On May 15, 1862, Abraham Lincoln signed into law an act of Congress establishing “at the seat of Government of the United States a Department of Agriculture.” Two and one-half years later, in what was to be his last annual message to the Congress, Lincoln said: "The Agricultural Department, under the supervision of its present energetic and faithful head, is rapidly commending itself to the great and vital interest it was created to advance. It is precisely the people’s Department, in which they feel more directly concerned that in any other. I commend it to the continued attention and fostering care of Congress.
by Jonathan Coppess, Univesity of Illinois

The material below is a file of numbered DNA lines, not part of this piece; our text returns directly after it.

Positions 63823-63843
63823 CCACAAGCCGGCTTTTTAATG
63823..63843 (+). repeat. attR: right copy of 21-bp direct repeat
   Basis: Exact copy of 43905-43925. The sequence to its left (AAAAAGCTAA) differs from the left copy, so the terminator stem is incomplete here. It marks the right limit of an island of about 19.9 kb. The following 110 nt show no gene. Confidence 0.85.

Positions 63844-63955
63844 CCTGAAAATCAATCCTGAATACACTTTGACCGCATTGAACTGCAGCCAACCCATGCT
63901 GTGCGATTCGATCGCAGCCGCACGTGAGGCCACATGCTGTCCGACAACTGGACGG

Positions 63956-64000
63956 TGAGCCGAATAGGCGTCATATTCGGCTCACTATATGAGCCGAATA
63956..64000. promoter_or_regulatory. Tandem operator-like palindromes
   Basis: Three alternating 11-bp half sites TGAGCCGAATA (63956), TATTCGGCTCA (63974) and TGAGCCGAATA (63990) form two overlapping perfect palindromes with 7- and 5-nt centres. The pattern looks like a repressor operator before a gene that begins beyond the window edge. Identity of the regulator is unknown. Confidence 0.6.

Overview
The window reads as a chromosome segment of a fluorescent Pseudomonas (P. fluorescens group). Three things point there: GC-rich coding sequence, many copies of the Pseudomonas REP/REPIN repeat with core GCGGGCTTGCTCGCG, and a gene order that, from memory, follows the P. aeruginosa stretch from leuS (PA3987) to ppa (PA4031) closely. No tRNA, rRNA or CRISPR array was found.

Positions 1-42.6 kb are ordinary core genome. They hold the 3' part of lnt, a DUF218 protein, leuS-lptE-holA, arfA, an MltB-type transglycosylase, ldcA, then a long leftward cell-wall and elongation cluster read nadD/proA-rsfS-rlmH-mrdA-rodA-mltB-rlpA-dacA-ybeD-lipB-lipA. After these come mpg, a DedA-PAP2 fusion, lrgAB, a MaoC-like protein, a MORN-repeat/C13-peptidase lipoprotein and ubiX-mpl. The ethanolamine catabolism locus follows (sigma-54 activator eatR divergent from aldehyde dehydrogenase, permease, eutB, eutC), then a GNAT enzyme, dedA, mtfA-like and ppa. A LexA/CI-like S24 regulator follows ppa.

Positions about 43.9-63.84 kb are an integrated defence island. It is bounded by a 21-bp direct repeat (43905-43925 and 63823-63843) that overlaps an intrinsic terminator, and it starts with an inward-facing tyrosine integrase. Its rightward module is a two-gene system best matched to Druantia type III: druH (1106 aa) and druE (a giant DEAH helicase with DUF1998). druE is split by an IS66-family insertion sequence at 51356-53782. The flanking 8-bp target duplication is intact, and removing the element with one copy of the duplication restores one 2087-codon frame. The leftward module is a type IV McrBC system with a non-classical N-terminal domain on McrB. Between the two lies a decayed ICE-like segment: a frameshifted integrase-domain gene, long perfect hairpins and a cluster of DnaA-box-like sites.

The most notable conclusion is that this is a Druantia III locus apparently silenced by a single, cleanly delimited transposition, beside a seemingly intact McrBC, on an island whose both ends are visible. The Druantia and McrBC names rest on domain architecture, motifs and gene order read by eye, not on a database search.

There are more than 40 million Americans who have lost their jobs and more than 100,000 Americans have died in just a few months. The brutal killing of George Floyd adds another tragedy to a list already too extensive. With so much pain ripping through America today, the policy decisions by the Trump Administration in the food and agriculture sector are concerning. Too little has been done to assist those who need food in a pandemic and too much on trying to curtail access to food aid. These are decisions likely to produce long-lasting, deep reverberations in the body politic with consequences difficult to foresee. Farmers are struggling and payments can provide some help but the decision to prioritize payments over food is not likely to be well-received by the many waiting in long lines at food banks, struggling just to feed their families. Worse still the obvious greed of the few pushing to capture ever larger payments, especially when considered with the historical examples reviewed herein. This difficult legacy haunts every discussion about farm policy, never more so than now.